Reckoning With Uncertainty: Search and Learning

Many human behaviors and interactions—falling in love, interviewing for a job, arguing with a partner, crossing the street—lack a user’s guide detailing possible outcomes and their probabilities. Yet various mental tools are available to help people navigate situations characterized by uncertainty and complexity. For example, decision makers can often considerably reduce uncertainty by searching for pertinent information and learning from it effectively. For Nobel Prize laureate Herbert A. Simon, external and internal search—search in the world and in memory—was perhaps the definitive cognitive process of human “bounded rationality.” We study the rich psychology of the search for information in the world and in memory in our research on the “description‒experience gap”—the robust finding that decisions made on the basis of symbolic descriptions differ systematically from decisions made on the basis of actual experience (Hertwig & Erev, 2009). This “gap” is especially pronounced in the context of rare events, which are given too much weight in decisions from description and too little weight in decisions from experience. 

To gain a better understanding of information search and learning processes, we also apply the principles of ecological rationality. Ecological rationality considers humans in real-life decision environments and asks under which conditions a heuristic or cognitive strategy promises to be successful. The risk‒reward heuristic, for example, allows decision makers to infer unknown probabilities solely on the basis of the magnitude of an outcome. But it only works if there is relationship between the magnitude of an outcome (“reward”) and the likelihood of its occurrence (“risk”). As a rule, this relationship is negative—for example, in the contexts of gambling at the roulette table or horse track or taking out a life insurance policy (Pleskac & Hertwig, 2014): The higher the potential reward, the less likely it is to occur. And decision makers can take advantage of precisely this negative relationship to infer unknown probabilities.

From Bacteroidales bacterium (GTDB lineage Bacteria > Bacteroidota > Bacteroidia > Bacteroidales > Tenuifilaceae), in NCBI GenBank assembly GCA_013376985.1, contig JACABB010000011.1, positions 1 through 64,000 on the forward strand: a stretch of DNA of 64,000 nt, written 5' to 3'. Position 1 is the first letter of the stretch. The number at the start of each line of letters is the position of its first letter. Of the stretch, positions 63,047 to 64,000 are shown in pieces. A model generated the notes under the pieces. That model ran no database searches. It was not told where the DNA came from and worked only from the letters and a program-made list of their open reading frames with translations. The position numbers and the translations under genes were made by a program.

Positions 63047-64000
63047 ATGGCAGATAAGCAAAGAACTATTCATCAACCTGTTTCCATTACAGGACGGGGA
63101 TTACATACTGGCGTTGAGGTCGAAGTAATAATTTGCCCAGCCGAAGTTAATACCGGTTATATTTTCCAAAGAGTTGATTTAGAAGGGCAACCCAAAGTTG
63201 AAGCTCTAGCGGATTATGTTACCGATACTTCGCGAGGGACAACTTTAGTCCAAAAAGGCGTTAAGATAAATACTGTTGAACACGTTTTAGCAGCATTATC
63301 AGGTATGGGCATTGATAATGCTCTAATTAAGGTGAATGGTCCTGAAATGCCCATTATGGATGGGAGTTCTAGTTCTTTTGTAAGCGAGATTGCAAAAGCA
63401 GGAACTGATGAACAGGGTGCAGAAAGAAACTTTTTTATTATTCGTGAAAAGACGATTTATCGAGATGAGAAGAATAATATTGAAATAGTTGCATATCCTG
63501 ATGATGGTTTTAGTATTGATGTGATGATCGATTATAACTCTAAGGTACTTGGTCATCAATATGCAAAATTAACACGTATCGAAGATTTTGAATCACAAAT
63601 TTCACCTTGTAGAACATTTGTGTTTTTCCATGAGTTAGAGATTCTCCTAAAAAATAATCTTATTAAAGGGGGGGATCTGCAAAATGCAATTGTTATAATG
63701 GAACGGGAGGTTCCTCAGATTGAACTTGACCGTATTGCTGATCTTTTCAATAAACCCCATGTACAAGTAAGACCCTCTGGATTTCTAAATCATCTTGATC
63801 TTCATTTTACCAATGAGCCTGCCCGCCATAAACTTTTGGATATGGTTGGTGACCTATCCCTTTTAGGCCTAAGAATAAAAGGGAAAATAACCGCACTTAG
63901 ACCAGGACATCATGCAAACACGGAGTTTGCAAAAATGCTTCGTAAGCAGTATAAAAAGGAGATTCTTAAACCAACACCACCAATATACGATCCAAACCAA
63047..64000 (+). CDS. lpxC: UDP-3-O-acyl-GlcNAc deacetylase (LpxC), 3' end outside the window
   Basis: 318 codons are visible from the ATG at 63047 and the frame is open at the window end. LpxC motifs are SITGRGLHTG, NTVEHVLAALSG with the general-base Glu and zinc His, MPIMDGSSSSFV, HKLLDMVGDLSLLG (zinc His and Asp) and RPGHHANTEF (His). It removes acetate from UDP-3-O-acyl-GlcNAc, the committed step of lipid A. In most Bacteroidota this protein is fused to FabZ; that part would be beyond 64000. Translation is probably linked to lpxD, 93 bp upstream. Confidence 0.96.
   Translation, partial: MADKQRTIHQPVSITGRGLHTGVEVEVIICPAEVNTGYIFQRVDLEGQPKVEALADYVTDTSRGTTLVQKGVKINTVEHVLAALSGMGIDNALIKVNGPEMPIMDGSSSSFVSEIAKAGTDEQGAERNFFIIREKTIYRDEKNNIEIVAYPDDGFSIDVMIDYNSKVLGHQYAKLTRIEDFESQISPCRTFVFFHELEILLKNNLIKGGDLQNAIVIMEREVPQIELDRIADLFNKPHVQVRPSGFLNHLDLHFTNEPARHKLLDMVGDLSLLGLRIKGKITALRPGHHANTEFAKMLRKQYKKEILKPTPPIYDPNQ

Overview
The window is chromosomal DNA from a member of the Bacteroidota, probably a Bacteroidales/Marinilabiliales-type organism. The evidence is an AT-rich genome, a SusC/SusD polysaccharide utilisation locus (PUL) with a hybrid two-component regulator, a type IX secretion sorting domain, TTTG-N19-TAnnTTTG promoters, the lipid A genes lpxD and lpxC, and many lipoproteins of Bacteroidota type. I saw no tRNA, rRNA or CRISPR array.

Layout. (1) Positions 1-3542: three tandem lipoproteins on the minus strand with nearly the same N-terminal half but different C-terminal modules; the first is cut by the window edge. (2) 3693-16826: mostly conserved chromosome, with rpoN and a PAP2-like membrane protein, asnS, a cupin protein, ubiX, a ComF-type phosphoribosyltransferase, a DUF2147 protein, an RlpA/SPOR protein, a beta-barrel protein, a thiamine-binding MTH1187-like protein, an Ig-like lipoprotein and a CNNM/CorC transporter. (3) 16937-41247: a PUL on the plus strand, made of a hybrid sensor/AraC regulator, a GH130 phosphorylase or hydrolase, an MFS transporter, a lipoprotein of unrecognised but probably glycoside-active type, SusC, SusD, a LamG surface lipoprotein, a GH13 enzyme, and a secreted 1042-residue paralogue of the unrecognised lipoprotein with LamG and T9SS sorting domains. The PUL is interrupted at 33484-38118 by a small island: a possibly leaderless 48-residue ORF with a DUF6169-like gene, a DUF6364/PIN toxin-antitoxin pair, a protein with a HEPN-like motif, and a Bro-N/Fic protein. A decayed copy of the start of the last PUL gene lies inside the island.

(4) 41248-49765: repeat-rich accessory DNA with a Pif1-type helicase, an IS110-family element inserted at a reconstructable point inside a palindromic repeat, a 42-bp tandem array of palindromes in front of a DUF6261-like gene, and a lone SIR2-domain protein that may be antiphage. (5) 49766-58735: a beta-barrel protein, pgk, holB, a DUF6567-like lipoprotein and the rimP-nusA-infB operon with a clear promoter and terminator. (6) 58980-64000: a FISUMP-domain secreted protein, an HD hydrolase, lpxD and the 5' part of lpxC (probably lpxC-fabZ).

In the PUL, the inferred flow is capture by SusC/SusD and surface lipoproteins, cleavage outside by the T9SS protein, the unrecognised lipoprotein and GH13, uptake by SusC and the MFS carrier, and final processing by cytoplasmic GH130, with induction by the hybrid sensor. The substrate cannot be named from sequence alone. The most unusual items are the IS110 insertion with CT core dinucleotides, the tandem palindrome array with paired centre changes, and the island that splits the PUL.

Relationship between the magnitude of an outcome ("reward")
and the likelihood of its occurrence ("risk") in three domains

Relationship between the magnitude of an outcome (“reward”) and the likelihood o
© MPI for Human Development


Hertwig & Erev, 2009 The description−experience gap in risky choice. Trends in Cognitive Sciences, 13, 517−523.

Pleskac, T. J., & Hertwig, R. (2014). Ecologically rational choice and the structure of the environment. Journal of Experimental Psychology: General, 143, 2000‒2019.